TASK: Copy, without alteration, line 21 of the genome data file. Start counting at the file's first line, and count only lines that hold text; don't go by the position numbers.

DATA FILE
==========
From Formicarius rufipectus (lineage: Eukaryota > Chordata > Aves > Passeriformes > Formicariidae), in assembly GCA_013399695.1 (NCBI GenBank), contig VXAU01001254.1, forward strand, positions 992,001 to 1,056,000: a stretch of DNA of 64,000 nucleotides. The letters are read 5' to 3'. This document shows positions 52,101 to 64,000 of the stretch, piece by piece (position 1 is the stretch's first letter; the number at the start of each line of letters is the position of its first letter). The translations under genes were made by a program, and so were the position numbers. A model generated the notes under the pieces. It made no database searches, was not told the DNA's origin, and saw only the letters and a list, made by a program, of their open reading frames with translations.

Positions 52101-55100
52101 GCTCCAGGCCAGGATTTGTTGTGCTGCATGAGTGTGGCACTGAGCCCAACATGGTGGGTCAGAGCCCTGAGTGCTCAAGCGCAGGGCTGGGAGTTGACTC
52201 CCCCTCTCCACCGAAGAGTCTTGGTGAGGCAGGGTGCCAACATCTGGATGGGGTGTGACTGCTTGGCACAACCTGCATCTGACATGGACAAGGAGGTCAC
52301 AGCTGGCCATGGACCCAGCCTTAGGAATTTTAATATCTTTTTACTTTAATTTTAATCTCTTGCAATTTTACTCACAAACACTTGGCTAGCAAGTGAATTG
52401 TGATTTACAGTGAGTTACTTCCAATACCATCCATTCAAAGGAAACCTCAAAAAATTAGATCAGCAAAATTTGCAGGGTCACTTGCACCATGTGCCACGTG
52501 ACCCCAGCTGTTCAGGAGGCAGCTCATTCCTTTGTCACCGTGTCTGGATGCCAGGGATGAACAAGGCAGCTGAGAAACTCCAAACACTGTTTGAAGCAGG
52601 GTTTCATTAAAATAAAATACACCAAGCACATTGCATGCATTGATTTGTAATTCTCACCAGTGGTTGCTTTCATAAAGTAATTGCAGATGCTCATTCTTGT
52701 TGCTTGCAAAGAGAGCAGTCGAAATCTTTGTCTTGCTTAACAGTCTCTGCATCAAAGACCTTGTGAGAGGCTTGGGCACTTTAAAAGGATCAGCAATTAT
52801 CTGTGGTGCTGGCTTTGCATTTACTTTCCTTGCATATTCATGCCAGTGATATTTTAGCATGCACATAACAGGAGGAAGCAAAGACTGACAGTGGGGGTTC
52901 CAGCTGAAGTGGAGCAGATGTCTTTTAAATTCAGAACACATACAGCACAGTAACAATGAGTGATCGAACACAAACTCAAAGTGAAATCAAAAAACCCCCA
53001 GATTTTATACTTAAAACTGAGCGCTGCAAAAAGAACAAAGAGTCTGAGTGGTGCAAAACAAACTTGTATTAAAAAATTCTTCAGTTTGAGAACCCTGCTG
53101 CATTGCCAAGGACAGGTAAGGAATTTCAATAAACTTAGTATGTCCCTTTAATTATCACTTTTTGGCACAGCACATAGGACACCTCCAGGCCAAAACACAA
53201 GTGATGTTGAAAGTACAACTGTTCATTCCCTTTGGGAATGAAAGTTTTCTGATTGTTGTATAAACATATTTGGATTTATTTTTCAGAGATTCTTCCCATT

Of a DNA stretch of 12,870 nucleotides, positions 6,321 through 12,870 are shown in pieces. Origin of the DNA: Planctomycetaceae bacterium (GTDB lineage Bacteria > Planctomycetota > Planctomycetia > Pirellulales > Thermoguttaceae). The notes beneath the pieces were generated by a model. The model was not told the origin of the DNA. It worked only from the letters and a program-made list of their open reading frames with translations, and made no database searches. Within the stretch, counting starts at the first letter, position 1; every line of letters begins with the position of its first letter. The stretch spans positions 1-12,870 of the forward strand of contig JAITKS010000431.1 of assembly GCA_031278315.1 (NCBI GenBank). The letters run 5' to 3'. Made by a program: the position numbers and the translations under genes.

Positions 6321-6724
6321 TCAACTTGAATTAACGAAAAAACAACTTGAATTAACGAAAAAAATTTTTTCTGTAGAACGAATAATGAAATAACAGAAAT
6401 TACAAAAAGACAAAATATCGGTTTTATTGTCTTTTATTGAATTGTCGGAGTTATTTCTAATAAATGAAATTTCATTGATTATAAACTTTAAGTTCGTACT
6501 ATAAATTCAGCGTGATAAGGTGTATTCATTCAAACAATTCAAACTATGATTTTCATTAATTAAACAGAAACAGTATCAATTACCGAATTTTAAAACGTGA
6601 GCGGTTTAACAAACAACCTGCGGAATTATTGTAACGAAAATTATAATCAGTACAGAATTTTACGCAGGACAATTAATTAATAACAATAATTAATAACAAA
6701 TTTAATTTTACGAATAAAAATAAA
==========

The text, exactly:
6701 TTTAATTTTACGAATAAAAATAAA